Some seasons are more appropriate for different types of yard treatments. Spring and summer have their advantages for some work, as the flora and fauna are in full bloom.
Many gardeners and homeowners use the winter for trimming their trees. Why might they have this preference? Here are three reasons.
The trees are dormant in the winter
The trees are asleep in the snowy frost. Our deciduous trees are all reclining nude as they rest. Without the leaves on the trees, we can see their structure and branch architecture much more clearly. We can see which branches have died, which branches are growing too close to the ground, and which are growing too robustly and need to be pruned back. When the trees are naked, they are easier to sculpt.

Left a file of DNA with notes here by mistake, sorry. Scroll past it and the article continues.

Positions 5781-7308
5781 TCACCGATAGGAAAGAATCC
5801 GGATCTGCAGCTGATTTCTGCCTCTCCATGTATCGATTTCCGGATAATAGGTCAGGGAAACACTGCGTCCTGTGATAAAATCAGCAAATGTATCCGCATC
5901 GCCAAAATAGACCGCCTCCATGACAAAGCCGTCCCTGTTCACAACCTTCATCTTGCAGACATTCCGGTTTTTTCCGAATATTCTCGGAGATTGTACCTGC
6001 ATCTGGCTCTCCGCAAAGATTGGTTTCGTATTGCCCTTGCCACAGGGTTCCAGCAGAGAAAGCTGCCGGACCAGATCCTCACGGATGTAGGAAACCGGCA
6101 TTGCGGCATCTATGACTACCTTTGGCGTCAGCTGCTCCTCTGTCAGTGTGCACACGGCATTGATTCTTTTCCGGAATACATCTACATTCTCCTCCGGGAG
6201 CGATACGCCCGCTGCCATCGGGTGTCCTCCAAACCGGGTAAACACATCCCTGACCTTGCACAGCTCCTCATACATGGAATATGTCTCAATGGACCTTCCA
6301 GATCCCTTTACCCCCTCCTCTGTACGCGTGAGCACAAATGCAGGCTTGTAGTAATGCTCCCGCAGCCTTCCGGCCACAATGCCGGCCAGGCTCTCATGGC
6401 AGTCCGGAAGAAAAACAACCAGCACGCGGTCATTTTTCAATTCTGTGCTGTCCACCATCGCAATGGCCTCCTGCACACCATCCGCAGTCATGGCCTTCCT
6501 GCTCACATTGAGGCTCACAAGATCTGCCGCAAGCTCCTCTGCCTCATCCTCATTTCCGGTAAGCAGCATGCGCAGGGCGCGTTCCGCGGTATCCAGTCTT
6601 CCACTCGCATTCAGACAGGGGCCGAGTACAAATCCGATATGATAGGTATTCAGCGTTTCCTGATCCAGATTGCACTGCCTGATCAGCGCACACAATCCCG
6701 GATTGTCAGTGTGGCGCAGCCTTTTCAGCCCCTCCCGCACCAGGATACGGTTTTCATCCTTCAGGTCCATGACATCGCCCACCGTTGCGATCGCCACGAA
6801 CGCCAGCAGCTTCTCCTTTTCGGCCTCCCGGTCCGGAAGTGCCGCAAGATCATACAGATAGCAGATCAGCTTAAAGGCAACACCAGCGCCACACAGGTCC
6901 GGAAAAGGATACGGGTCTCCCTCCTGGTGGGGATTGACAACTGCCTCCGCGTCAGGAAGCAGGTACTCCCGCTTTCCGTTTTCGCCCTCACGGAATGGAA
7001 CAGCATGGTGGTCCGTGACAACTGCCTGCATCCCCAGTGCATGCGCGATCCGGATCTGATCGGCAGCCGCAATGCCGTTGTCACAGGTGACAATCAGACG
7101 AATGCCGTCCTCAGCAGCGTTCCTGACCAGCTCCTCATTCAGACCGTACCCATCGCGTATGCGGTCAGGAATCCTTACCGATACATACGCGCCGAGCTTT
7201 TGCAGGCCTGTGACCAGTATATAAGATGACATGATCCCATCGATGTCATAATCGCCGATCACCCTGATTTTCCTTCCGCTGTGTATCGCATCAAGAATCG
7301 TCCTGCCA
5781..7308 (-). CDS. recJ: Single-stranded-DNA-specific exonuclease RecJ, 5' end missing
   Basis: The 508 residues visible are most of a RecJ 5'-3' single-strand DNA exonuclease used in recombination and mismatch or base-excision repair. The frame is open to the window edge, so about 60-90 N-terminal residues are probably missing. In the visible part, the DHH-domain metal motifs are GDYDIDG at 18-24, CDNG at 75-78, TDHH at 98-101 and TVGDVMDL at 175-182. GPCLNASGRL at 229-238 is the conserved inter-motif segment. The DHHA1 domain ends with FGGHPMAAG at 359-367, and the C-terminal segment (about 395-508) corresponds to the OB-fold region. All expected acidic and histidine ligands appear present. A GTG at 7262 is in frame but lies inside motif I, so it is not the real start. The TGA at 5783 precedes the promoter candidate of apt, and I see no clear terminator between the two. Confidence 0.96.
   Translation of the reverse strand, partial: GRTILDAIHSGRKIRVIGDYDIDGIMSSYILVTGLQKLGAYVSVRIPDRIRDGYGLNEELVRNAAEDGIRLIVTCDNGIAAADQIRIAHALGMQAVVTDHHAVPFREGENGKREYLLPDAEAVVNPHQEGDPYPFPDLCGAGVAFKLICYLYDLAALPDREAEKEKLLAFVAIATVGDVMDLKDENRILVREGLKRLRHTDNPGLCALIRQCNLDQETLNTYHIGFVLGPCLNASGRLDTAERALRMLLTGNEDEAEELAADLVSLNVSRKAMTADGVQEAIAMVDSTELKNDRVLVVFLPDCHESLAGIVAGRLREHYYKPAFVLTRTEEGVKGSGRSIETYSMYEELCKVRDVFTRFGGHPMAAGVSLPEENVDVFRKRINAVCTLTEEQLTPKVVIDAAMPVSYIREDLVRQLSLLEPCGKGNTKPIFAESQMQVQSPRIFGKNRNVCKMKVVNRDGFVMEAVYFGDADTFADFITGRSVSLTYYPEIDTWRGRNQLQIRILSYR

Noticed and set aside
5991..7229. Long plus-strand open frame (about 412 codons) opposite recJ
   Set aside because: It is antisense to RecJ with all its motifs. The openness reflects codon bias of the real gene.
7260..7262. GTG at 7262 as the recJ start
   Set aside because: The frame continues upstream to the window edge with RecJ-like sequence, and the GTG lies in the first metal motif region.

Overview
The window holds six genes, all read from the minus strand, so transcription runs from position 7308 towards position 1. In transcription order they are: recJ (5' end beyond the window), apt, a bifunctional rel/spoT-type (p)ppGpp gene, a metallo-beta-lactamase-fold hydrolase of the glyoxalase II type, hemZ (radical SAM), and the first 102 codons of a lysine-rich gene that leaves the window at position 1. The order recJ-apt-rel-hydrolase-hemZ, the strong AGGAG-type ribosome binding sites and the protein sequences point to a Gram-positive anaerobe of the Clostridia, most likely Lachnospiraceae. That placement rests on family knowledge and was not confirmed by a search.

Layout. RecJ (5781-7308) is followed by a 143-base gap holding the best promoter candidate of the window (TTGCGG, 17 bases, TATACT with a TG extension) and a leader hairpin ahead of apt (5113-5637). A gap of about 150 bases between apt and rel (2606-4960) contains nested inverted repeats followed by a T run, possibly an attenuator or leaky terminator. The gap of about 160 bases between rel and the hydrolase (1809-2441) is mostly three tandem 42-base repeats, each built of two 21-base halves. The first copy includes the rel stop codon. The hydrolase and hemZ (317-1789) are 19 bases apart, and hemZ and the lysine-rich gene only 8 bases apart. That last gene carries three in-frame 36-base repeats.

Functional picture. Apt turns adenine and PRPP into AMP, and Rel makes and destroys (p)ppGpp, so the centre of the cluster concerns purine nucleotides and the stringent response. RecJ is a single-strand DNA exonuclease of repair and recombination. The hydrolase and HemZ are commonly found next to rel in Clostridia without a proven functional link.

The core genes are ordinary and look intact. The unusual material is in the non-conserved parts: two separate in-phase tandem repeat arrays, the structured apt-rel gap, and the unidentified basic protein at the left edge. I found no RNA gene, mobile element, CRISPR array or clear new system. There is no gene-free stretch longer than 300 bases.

The pests are dormant in the winter, too
Whenever we make cuts to limbs and branches, we leave little cuts and scabs and open sores on the trees. These should all recover just fine. However, when the cuts are fresh, it offers an opportunity for bugs, pests, and infections to enter the tree’s circulatory system – just as happens with humans when we scrape our knees or have open cuts on our hands.
During the winter, all of those insects and many of those fungi are asleep as well, so they are not available to slip into those open sores where the branches have been cut. The chances of damage based on bacteria, bugs, or microbes are all reduced in the winter months.
You have the time
Other gardening concerns are on hold during the winter, so we all have time to pay attention to the trees and their trimming needs.